After the announcement of the diagnosis, it usually takes several months to fully understand the impact of this syndrome on your family daily life.
At this point, you can let your child’s doctor know all your concerns about the syndrome’s evolution. The doctor will probably be cautious, as it is very person-dependent in terms of seizures, cognitive development, behaviour or other associated features. All gathered information will help you plan, cope and adapt to what your future family life will be.
It is important to keep in mind that as a parent, your health, well-being and courage are essential for your child. You and your family need a life as normal as possible. You should not hesitate to seek medical help if you feel that the situation is too difficult to deal with. This request may come up right from the beginning, when Dravet syndrome is diagnosed or any time during the course of the disease. Do not wait for the situation to be unbearable. You should not feel bad to need this help, it is frequent in this situation. It will positively contribute to your child’s care and to the whole family’s ability to enjoy life.
Your child’s siblings will experience stressful situations: they will witness seizures and the painful evolution of the disease. They will also see that their brother/sister request all your attention. As in other severe diseases, it is not rare that the siblings might feel left over and not enough cared for. It can lead to extreme tensions within the family (jealousy, resentment, anger). A psychologist can be helpful. As soon as they are old enough to understand do not hesitate to explain your other children that a seizure is generally not a life-threatening situation and that there is a plan to manage it. You can tell them in advance that you may need to go to the hospital with their sibling. If you feel that they can be comfortable with it, give them an active role when this situation occurs: looking after a younger sibling during a seizure, preparing the medication while the parents position the child, asking them to phone a relative, but always keep in mind that they are only children. It is also important for them to live their life as normally as possible, to visit friends and relatives, and to spend time with you at home and on holidays.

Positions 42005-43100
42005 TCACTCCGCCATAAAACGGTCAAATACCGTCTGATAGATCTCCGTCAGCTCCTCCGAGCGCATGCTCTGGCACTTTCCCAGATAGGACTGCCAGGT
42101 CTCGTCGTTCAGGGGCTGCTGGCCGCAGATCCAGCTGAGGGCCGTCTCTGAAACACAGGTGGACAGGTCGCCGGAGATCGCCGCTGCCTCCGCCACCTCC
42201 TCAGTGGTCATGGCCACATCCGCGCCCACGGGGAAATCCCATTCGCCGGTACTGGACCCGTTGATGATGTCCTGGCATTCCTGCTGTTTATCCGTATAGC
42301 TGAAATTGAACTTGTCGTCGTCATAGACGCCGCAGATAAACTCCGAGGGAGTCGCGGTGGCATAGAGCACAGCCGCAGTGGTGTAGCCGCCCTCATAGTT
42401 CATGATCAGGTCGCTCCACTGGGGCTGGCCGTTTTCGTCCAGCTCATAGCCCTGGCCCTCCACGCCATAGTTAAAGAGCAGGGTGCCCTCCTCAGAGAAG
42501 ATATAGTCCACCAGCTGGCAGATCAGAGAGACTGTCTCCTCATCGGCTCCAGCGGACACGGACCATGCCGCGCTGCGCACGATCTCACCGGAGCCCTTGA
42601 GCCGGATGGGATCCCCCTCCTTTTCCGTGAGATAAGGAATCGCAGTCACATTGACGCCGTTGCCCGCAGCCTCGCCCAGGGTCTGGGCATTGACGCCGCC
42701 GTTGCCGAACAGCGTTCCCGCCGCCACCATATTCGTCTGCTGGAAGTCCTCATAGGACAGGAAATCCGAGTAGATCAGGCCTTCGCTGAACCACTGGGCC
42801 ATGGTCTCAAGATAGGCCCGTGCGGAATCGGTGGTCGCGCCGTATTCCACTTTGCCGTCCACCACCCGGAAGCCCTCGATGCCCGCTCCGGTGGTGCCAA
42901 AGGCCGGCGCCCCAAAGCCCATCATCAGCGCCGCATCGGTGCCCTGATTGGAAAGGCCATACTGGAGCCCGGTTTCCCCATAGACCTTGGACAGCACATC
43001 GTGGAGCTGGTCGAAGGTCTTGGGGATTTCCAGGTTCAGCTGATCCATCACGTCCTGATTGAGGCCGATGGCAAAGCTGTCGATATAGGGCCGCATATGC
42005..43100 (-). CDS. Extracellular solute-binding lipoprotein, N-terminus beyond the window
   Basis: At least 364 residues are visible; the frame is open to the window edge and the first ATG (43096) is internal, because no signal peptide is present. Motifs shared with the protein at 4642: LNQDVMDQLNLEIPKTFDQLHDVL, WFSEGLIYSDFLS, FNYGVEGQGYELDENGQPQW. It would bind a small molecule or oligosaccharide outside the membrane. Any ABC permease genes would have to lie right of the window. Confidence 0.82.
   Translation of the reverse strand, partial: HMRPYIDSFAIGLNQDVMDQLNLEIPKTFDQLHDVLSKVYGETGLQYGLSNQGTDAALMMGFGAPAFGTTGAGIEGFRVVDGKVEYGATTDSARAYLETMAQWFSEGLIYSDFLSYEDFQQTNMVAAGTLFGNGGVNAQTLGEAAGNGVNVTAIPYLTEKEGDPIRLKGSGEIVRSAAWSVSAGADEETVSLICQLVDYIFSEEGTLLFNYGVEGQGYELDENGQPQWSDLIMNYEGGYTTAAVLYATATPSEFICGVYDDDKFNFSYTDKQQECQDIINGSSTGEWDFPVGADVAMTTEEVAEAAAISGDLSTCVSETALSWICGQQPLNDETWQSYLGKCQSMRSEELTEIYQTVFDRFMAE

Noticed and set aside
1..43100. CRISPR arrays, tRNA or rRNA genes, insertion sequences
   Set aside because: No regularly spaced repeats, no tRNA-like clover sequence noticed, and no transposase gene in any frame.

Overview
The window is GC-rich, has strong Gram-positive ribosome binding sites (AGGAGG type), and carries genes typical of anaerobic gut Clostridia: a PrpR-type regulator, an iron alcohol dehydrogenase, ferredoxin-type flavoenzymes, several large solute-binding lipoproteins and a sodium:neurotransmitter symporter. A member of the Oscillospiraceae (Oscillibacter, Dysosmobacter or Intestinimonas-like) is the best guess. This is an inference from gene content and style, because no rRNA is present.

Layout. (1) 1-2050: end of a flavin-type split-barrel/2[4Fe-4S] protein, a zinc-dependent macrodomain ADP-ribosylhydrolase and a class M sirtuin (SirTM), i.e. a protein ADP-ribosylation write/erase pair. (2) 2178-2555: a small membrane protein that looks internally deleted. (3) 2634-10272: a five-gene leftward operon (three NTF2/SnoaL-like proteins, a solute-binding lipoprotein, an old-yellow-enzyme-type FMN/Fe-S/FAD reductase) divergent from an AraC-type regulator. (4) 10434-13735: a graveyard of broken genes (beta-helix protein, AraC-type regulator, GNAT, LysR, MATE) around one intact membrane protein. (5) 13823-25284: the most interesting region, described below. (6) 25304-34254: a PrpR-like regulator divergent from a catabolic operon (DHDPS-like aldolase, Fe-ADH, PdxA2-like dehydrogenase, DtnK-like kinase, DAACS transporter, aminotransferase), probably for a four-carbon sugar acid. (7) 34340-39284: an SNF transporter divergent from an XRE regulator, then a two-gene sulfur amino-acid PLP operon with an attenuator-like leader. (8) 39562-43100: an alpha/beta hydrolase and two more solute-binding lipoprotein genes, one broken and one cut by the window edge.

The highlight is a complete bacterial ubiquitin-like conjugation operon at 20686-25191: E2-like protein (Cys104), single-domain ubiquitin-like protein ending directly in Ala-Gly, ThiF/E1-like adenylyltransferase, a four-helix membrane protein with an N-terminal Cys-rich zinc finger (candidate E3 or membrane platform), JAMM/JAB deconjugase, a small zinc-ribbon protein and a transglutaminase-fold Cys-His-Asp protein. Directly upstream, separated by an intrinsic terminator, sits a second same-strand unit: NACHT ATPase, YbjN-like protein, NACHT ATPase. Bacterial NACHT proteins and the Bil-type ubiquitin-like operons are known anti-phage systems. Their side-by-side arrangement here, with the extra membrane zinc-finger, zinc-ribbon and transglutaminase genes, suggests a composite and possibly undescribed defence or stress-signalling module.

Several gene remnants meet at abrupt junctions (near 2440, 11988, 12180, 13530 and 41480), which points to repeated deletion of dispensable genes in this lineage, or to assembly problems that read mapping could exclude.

As in all stressful situations, your couple will have to be a stronghold. Keeping a social life as much as possible may be helpful for your life as a couple.
Relatives and friends can react differently to the fact that you have a child with a severe disease. They may not understand the difficulties and the whole situation the family has to face, but you will need their support. They usually do not witness the seizures and have no idea about how prolonged they can be; that is why it is difficult for them to understand the fact that you have changed your lifestyle so much. They can be scared of the seizures, or they might feel rejected if you do not go out with them as often as you used to. They may not understand why you are so sad and withdrawn when they see that your child looks fine and healthy. They will need time and plenty of explanations. It is important to have conversations, on a one by one basis, telling them what you are going through. They can be helpful for a huge range of problems, without having directly to look after your child if they do not feel comfortable with it. If they offer their help, you can ask them to go shopping for you, cook, take the siblings out, collect siblings from school, or even raise money for Dravet syndrome awareness, etc. But remember it is a two-way relationship, relatives and friends can help you manage your family daily life, but they will also need your patience, explanations, understanding (even if they do not understand you!) and hear your calls for help.
Seizures in Dravet syndrome frequently occur at night. Understandably, as parents you can be afraid of this possibility, so you may put your child in your own bed, or take turns to look after him/her. As a caregiver, it is important for your physical and mental health to get enough sleep and sufficient rest. Otherwise, it will be too difficult to manage this already complicated “normal” daily life. There are a number of possible solutions to deal with this. Some parents use a pulse oximeter, which detects heart rate and blood oxygen that may be modified during a seizure. Epilepsy mattress monitors, along with video camera that detect convulsive seizures; noisemaking bracelets are used by some families. It is still unclear if these devices can be fully reliable. Anyway, they improved some families’ sleep and couple life.
In many countries, a variety of social services provide help and support for the disabled persons and their families. The first step is to get in touch with the local social service liaison and the physician that are aware of the available support. Financial support, better work conditions for parents, provision of caregivers, offer of respite care, benefits for families with members with rare diseases are of great help. Parent groups and associations play an important role by sharing information on how families manage these questions knowing that it is country-dependent.